A target audience is a group of consumers characterized by behavior and specific demographics, such as female extreme athletes between the ages of 18 and 25. Target audiences are a pillar of most businesses influencing decision making for marketing strategy, such as where to spend money on ads, how to appeal to customers, and even what product to build next.
Target audiences are used to define the buyer persona of a business, as well. Buyer personas are a representative overview of a business's ideal customer, drawn from data that makes up a target audience. We love the Buyer Persona generator from HubSpot. Some of these demographics and behavior areas are:
This information is helpful in understanding the customer and how they make purchase decisions. Targeting a specific audience will also help your campaigns reach the correct people who will relate most to your company's message and products.
When talking about a target audience, it's a useful distinction not to confuse the term with a target market. While similar, their difference is key for marketers.
Target Market vs Target Audience
Though both target audience and target markets are centered around segmenting customers into groups to make informed business decisions, a target market is a specific group of consumers at whom a company’s products are aimed. A target audience defines that group using audience demographics, interests, and buying history.
Essentially, you can describe your target market by finding your target audience. If a target market was "marketers aged 25-35," the target audience would then be something like "marketers living in Boston, Massachusetts aged 25-35."
That was an overview of target audiences. Let's dive into some specifics, such as the different types of audiences and how to find your own.
Types of Target Audience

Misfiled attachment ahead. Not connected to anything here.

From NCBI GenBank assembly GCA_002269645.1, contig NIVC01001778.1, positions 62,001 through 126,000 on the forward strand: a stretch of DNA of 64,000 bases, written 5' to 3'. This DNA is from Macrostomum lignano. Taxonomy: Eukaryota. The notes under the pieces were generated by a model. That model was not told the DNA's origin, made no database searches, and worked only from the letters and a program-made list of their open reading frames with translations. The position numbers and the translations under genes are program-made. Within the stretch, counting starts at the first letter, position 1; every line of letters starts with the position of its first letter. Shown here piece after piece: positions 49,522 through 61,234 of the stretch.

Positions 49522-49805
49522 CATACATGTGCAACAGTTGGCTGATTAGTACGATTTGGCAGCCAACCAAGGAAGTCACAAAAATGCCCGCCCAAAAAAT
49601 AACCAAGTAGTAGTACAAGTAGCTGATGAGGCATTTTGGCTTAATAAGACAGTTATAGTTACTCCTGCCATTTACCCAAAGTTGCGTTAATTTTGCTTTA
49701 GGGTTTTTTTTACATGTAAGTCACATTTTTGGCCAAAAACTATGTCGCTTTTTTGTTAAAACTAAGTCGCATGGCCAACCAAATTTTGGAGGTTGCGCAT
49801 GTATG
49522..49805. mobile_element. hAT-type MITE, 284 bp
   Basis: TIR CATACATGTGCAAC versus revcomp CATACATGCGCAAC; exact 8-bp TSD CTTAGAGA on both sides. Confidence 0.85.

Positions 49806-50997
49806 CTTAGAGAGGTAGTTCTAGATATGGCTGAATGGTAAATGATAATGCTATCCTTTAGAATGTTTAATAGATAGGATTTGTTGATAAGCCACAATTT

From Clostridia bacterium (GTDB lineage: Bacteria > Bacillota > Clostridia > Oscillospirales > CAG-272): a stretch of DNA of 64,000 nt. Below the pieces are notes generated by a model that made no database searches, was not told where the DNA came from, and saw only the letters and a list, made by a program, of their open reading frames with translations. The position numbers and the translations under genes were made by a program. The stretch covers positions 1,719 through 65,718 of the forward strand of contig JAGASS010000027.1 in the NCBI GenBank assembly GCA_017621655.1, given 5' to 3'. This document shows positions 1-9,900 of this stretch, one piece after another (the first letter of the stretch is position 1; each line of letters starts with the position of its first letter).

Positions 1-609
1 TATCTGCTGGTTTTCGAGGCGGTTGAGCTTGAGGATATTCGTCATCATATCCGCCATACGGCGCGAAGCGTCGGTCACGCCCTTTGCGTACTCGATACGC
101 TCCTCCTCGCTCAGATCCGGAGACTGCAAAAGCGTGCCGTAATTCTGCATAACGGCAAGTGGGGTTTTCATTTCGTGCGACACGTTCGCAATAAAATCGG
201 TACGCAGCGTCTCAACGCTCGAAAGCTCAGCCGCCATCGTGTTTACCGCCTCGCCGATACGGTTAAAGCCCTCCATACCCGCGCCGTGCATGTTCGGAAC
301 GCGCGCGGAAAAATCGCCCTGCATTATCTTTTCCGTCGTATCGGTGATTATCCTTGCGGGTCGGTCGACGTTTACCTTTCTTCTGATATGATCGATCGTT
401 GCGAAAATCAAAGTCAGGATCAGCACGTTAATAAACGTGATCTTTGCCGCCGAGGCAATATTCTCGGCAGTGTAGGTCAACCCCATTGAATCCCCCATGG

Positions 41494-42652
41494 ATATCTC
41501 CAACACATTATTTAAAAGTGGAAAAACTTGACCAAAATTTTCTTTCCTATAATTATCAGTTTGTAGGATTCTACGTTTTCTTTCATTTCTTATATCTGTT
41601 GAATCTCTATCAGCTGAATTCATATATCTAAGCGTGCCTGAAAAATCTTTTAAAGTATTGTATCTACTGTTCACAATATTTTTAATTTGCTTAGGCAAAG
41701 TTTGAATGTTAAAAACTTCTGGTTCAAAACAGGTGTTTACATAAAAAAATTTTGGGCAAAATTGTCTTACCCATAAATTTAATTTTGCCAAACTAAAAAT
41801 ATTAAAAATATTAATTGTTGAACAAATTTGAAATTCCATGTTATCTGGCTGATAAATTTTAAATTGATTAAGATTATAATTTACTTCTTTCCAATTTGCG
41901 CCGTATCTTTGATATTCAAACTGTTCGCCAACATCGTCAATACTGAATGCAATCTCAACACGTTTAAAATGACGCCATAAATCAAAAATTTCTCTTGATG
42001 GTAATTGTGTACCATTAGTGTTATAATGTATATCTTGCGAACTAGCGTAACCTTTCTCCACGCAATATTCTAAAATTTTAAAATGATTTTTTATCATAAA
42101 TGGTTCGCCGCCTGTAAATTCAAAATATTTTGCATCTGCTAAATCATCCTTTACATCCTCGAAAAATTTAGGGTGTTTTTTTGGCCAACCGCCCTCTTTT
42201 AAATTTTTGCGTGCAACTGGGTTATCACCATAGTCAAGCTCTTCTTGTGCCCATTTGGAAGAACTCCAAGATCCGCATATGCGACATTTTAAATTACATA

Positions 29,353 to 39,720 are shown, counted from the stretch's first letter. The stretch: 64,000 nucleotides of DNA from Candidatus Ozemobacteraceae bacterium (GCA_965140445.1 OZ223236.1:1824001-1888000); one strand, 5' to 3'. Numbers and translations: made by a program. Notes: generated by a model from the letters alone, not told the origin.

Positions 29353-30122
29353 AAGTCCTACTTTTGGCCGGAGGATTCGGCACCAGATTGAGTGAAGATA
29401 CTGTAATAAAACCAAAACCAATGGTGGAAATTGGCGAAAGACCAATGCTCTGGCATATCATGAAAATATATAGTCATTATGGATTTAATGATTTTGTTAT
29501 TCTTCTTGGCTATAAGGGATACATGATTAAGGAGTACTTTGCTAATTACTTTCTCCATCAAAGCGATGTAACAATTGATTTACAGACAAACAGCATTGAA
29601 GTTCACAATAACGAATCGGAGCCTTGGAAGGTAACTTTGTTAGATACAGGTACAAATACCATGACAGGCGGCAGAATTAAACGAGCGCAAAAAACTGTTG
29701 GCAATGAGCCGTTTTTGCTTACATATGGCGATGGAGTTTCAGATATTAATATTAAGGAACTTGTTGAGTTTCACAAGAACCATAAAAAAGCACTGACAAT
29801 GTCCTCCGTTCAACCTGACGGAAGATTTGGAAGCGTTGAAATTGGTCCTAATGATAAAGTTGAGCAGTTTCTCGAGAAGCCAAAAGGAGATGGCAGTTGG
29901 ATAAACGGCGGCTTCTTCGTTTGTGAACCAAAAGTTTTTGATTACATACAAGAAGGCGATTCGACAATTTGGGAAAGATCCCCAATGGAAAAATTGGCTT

We've briefly gone over the attributes that make up a demographic. There are plenty in the marketing world — all helpful in locating the correct audience.
When we talk about types of target audiences, we're talking about more ways to define who you're creating a campaign for. You can segment your audience into groups or define them further using categories such as:
Purchase intention — Groups of people who are looking for a specific product and want to collect more information before doing so. Some examples include consumers buying a new laptop, vehicle, clothing, or television. This data is necessary in order to see how you can better direct your messaging to your audience.
Interests — This is data about what people are into, like hobbies. Knowing this data helps you connect with your audience in a relatable way and unearth buyer motivation and behaviors. For example, consumers who enjoy road biking as a hobby are likely most interested in new road bikes in the spring, when the weather is warmer and road racing season begins.
For example, if you find that a large number of potential audiences are interested in traveling, you can figure out a way to work that message into your marketing campaign to appeal to more potential buyers.
Subculture — These are groups of people who identify with a shared experience. An example of this would be a specific music scene or genre of entertainment. People define themselves by subcultures, and companies can use those cultures to understand who they're reaching out to.
An example of reaching a subculture is thinking of how they relate to your business, especially if you have a large potential audience. For instance, Netflix markets to their subcultures, people who watch specific types of content, using social media accounts that are directed to those subcultures.
As you've probably guessed, coming up with a target audience involves some research, which goes into fleshing out who you want to reach and how you can get there in a way that stands out from competitors.